Stocking your aquarium with colorful fish is exciting for beginner and experienced aquarium enthusiasts alike. It's also something that beginners do incorrectly. A lot of factors go into how many gallons of water you need per fish, but one generally accepted formula equates gallons of water to inches of fish.
How Many Gallons?
One general rule of thumb for stocking an aquarium is 1 gallon of water per every inch of mature fish. For example, if your newly purchased 4-inch goldfish has a mature size of 10 inches, not including the tail, she'll need a 10-gallon tank to herself. Always purchase a tank that will house your fish at their mature size; moving fish into a new tank, sometimes necessary, is stressful to fish. Saltwater species often need much more room than freshwater fish, sometimes at a ratio of 1 inch of fish per 2½ to 5 gallons of water. The measurement of the fish for the purposes of the fish-to-water ratio is the fish's length from mouth to the base of the tail; the tail itself is not included in the measurement.
More or Less
Some smaller, inactive fish may not require this much room, such as neon tetras. A small school of neon tetras can be kept in a tank where the fish-to-water ratio is two fish per 1 gallon. On the other hand, highly active fish who enjoy swimming all over the tank will need more room to be happy and healthy.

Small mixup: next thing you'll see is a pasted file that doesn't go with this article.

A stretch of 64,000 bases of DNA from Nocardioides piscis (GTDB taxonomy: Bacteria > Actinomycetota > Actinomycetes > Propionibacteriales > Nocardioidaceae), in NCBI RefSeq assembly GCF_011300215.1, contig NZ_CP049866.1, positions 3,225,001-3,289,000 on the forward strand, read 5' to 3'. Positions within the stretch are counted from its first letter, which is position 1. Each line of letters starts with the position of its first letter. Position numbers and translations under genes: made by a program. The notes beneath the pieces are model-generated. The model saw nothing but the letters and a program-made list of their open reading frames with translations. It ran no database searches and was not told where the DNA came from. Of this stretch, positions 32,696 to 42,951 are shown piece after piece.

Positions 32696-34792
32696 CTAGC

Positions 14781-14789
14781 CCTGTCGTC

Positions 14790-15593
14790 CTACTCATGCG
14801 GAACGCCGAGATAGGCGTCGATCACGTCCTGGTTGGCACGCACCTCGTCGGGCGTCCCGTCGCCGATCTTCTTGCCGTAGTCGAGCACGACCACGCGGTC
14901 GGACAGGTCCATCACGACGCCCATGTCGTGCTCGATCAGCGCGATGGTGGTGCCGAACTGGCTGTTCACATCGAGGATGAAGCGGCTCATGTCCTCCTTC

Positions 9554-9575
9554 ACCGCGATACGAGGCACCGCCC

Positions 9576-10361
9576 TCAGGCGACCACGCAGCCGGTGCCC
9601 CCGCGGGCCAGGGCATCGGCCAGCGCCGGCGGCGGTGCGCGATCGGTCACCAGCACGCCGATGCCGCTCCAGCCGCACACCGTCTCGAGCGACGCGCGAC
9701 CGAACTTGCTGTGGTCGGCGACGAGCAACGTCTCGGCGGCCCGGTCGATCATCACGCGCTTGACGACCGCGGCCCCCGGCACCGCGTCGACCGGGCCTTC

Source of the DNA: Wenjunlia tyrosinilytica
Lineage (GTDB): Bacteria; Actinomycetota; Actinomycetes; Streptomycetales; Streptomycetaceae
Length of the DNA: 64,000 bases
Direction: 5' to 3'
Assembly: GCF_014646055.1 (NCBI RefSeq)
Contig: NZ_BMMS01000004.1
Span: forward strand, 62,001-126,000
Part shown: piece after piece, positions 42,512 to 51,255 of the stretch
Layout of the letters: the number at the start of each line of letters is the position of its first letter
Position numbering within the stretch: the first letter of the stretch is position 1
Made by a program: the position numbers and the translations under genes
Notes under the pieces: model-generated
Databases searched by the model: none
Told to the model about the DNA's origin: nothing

Adding to Your Tank
Adding decorations to your tank not only adds beauty, it's important for quality of life for many fish species. Some fish need hiding places such as dense plants, caves or other structures. Peaceful fish who are common prey animals in the wild, such as neon tetras, often seek refuge in plants and accessories. Territorial fish need caves and hiding places to call their own. While it's important to add these things, the number of fish you can keep in the aquarium changes with their addition, as the volume of water in the tank diminishes as you add fixtures. In some cases, though, you can add more fish when you decorate your tank: An open aquarium leads to fights for territorial fish, and decor gives security and boundary. Be careful of placement. If you have a mixed community tank with open-water swimmers and hiders, make sure enough free swimming space is available for your open-water fish.
Why It's Important
Stocking your tank with the correct number of fish is important to their health and quality of life. When a tank is overstocked, the amount of oxygen in the water becomes insufficient. More fish produce more waste, of course, which not only reduces the availability of oxygen but also can make the water toxic to the fish and prevent beneficial bacteria from doing their job. The notion that fish will "grow to the size of the tank" is simply not true. Many fish succumb to the hardships of an overstocked tank and will die off, one by one, until there is enough room for all. Some of the larger fish may become deformed, as their bone and muscle development are stunted by the lack of space.